The war between Madonna and her record label is starting to heat up, as the singer has finally spoken out about Warner Music Group's lawsuit against Maverick Records, the boutique imprint she owns with it in a partnership that's ending this year.
"I find myself in the ludicrous position of being sued by my own record company," Madonna said in a statement, "whom I have been loyal, industrious and reliable to for over 20 years. For them to behave this way is nothing short of treason."
The two record labels filed lawsuits against each other late last month, after negotiations to resolve the ending partnership faltered between Madonna's partners in Maverick and WMG's new chief executive and part owner, Edgar Bronfman Jr. At the heart of the dispute was the value of the 60 percent share Madonna and her partners Guy Oseary and Ronnie Dashev co-owned, and whether Warner would buy out that share when its agreement with Maverick runs out on December 31.
But on March 24, Warner Music filed a "preemptive" suit in Delaware, asking the court to affirm that it had not breached its contract with Maverick and that it has no further obligation to the label. In the complaint, WMG claims that Maverick has amassed $66 million in loses since 1999. The suit also reveals that WMG expects to be paid $92.5 million before Maverick would be able to make an offer for WMG's 40 percent share of the joint venture — the alleged losses plus repayment of a $20 million loan plus a $6.5 million "special fee."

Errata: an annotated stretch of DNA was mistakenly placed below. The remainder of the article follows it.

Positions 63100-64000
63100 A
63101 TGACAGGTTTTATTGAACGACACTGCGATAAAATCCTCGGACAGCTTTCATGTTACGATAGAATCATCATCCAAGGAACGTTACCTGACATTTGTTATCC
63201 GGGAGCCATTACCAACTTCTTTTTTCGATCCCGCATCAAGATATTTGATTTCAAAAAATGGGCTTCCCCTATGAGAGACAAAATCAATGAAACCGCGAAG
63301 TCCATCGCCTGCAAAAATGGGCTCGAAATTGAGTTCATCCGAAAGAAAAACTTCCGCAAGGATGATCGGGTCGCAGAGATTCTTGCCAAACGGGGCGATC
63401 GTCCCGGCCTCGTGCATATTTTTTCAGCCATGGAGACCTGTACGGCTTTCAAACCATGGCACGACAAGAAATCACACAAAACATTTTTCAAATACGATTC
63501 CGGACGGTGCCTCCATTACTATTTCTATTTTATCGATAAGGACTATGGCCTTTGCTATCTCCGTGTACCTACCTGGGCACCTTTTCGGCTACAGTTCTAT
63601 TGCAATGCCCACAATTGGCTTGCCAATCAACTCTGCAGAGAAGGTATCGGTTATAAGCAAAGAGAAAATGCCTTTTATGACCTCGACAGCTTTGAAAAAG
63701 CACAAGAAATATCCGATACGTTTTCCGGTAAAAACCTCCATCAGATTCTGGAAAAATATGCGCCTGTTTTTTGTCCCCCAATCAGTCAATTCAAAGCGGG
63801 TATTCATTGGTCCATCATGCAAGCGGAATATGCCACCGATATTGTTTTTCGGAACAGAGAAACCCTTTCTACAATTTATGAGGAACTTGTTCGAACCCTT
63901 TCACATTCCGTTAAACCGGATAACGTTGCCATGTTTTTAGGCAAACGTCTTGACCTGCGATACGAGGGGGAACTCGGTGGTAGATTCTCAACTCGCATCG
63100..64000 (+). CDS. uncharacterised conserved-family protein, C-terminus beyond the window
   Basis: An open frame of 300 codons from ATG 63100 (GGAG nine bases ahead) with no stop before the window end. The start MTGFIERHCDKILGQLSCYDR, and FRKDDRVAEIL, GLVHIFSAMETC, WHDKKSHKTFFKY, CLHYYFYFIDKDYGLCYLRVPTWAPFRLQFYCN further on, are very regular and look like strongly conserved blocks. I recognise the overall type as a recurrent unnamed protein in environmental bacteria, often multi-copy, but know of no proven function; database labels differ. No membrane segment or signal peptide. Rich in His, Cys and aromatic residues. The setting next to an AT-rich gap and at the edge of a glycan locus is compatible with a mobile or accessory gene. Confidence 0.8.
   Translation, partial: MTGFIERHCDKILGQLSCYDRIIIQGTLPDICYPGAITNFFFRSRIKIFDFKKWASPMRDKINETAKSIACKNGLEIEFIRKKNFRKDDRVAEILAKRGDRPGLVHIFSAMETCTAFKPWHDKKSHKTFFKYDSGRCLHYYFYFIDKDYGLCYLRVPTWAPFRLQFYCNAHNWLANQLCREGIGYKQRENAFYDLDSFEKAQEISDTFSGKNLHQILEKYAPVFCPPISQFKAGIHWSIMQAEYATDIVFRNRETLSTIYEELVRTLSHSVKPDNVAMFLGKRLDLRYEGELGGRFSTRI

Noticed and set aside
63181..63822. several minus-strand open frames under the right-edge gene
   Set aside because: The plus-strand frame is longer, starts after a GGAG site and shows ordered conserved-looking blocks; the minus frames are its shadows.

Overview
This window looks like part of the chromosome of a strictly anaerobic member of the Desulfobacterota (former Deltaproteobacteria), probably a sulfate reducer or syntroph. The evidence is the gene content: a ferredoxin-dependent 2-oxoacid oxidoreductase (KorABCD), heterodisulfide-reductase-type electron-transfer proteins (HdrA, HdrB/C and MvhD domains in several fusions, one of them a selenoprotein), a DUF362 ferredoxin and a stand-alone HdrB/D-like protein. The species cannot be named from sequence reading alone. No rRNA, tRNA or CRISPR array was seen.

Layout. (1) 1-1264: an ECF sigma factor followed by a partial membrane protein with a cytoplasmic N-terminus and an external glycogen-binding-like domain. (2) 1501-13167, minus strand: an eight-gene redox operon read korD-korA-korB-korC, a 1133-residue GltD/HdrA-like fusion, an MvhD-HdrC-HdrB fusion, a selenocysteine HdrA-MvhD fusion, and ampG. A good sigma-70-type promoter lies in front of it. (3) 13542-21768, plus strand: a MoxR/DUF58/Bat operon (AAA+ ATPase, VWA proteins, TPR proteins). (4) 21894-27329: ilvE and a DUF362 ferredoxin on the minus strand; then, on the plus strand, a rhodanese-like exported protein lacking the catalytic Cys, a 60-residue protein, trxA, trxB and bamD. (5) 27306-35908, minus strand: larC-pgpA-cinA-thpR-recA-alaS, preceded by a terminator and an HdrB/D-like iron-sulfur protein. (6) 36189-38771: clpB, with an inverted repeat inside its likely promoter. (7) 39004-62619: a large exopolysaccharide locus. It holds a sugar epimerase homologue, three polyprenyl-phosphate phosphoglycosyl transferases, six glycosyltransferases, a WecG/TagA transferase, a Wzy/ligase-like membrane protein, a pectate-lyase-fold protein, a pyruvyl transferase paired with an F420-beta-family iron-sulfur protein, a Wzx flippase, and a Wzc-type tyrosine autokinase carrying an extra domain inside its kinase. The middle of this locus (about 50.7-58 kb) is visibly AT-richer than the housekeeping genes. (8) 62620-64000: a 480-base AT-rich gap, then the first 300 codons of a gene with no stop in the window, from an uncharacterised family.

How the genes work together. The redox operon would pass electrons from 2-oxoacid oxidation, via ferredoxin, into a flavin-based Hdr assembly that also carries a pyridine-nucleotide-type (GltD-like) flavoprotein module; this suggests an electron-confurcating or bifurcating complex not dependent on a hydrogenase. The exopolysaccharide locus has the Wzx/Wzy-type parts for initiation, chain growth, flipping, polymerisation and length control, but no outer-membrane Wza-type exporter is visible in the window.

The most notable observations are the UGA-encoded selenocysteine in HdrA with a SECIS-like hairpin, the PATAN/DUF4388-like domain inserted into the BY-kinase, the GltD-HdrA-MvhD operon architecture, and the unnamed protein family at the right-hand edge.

The next day, Maverick filed a lawsuit in Los Angeles Superior Court against WMG, claiming that the record label group failed to keep up its end of the joint venture due to fraud and improper accounting. Maverick, which is home to such artists as Alanis Morissette and Michelle Branch, claimed that WMG "repeatedly and willfully" breached its 1992 joint-venture pact, manipulating figures to show that Maverick was losing money by not crediting it with the profits generated by the manufacture, distribution and international sales of Maverick releases, which they estimate are in the realm of $100 million. The suit alleges the label had to spend $30 million in promotion, publicity, new media, sales and marketing expenses — which WMG was required to pay under the pact. The suit also charges that Warner coerced them to settle a lawsuit with Branch to keep her manager happy, since the manager represents other Warner Music artists.
In addition to damages to be determined, though it's estimated to be more than $200 million, the suit also seeks a declaration that the label has the right to terminate the joint venture.
Madonna, who is preparing for her world tour, owes two more albums to Warner Bros. Records. Meanwhile, Morissette's new album, So-Called Chaos, is due in May.
The next court date in the case is May 7, when a Delaware judge will hear a motion to stay Warner's action to allow the California complaint to proceed.